Wig styling

Contact us
+233 20 170 8372
Our socials
Ig @blaqswigs
Locate us at Tema.

Let’s inspire others. What are you accomplishing with your skills? You can also share your story here. Send it to nextjoblink@gmail.com

How to start a fruit processing business.

An encounter with a fruit processor.

Since we launched the website a few weeks ago, the campaign has been to develop skills and harness our talents. We have also explored areas, where we can develop these skills.

You can find more ideas here 👇.

How to employ oneself in Ghana

We are proud to host Hajara Musah to tell us how she has put her skills to good use.

Rhoda:    Tell us your motivation for starting NASMA Fruit Juices.

Hajara:      I love mangoes and pineapples. Anytime I go to the market I think about the many fruits that go bad and have to be disposed of. Once, it occurred to me to start making fruit juice for sale.

Rhoda: So, how did it start?

Hajara: With 10 cedis worth of mangoes, pineapples, and ginger, I started production in my kitchen using my domestic blender. That day, and subsequent weeks, I produced ten 250ml bottles that I sold at 2.50p.

Rhoda: What has been the setback?

Hajara: I started by selling to colleagues, friends, and acquaintances. Patronage was promising, so I increased the quantity of the fruits.

From there, I decided to try places where people might need juice. I started with a restaurant on the University of Cape Coast campus. I left samples. A few days later, the manager called that they liked the product. I was hopeful about my business because it meant more production. However, they were not going to patronize the product because it was not registered.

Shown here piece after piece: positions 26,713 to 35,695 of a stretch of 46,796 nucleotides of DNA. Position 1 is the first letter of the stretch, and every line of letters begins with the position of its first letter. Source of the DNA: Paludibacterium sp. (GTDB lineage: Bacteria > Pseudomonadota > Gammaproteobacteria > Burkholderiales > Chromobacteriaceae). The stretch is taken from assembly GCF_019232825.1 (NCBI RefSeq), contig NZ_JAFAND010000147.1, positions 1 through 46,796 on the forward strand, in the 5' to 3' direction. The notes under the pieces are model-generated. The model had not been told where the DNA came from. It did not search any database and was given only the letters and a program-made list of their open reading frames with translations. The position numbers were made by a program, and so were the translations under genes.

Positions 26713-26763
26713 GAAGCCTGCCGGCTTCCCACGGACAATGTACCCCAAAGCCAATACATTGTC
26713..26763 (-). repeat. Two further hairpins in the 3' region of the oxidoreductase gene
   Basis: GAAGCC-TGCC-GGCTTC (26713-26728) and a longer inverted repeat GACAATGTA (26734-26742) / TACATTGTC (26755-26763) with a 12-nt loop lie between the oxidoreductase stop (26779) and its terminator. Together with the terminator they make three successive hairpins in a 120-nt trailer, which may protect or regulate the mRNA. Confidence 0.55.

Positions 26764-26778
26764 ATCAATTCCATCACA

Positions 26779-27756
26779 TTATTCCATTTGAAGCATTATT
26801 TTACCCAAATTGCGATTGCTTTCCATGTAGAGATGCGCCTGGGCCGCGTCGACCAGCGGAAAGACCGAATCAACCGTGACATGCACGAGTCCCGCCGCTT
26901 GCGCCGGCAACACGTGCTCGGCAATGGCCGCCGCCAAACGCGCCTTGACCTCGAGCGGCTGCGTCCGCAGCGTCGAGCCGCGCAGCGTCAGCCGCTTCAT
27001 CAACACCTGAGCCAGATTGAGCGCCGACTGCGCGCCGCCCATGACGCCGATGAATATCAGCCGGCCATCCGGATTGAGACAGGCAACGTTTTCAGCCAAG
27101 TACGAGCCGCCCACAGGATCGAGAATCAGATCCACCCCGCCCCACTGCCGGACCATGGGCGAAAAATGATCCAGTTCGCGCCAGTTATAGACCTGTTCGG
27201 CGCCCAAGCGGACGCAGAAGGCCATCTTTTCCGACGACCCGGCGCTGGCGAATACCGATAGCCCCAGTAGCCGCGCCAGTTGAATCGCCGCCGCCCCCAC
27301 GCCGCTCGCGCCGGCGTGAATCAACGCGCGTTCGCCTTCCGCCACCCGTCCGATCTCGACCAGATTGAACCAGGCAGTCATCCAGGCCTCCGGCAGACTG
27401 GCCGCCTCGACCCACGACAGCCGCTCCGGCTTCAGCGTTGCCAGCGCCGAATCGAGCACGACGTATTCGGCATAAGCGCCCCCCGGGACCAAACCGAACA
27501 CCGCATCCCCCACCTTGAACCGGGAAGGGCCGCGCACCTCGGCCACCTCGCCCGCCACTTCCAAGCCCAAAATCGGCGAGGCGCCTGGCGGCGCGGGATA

It was a big blow. I didn’t know what registering the products involved. I almost quit. Nonetheless, I set out to inquire about registration at FDA.

The real problem was getting money to register the product, getting a place for production, and obtaining production equipment. Aside from these, mangoes and pineapples are seasonal fruits. Getting them was going to be tough.

Rhoda: How did you deal with that?

Hajara:       I took a risk to register the product, going through lab analysis and other protocols. Then I registered the business. After two years, my product was approved!

Rhoda: Well done. Can you tell us when you started?

Hajara: In 2018.

Rhoda: What is your success story?

Hajara: When I started up, I never thought I’d ever produce 500 bottles a week nor did I imagine I could produce different combinations.

Rhoda: Tell us how you arrived at these combinations.

Hajara: I started with pineapple and ginger juice, then I had pineapple and mango juice. Later, when the fruits were out of season I started ginger and natural spice drink. The newest product I introduced barely a month ago is hybis wine. As time goes on, I hope to produce other juice varieties that people would love.

Rhoda: Anything to share with us?

Hajara: Increased production means more hands. As a mother and full-time teacher, balancing the two has not been an easy undertaking. Getting people to help has been nearly impossible. Juice making is a skill I learned while growing up and it’s been a real privilege to use it as a side job. I am open to working with anyone interested in learning about drink production. I envisage increasing production to train more people.

I have learned in the last few years that to start a business, one has to bridge the gap between what people need and what you can give. It also involves taking a risk, without which one cannot achieve anything.

Our products are

mango pyn
pine ginger
ginger mix
hybis wine
Nasma dates

We have small packs for children. A carton of 12 pieces for 59 cedis. (500ml)

We are located in Cape Coast, Ghana.

Call Hajara on


Let’s inspire others. What are you accomplishing with your skills? You can also share your story here.

Send it to nextjoblink@gmail.com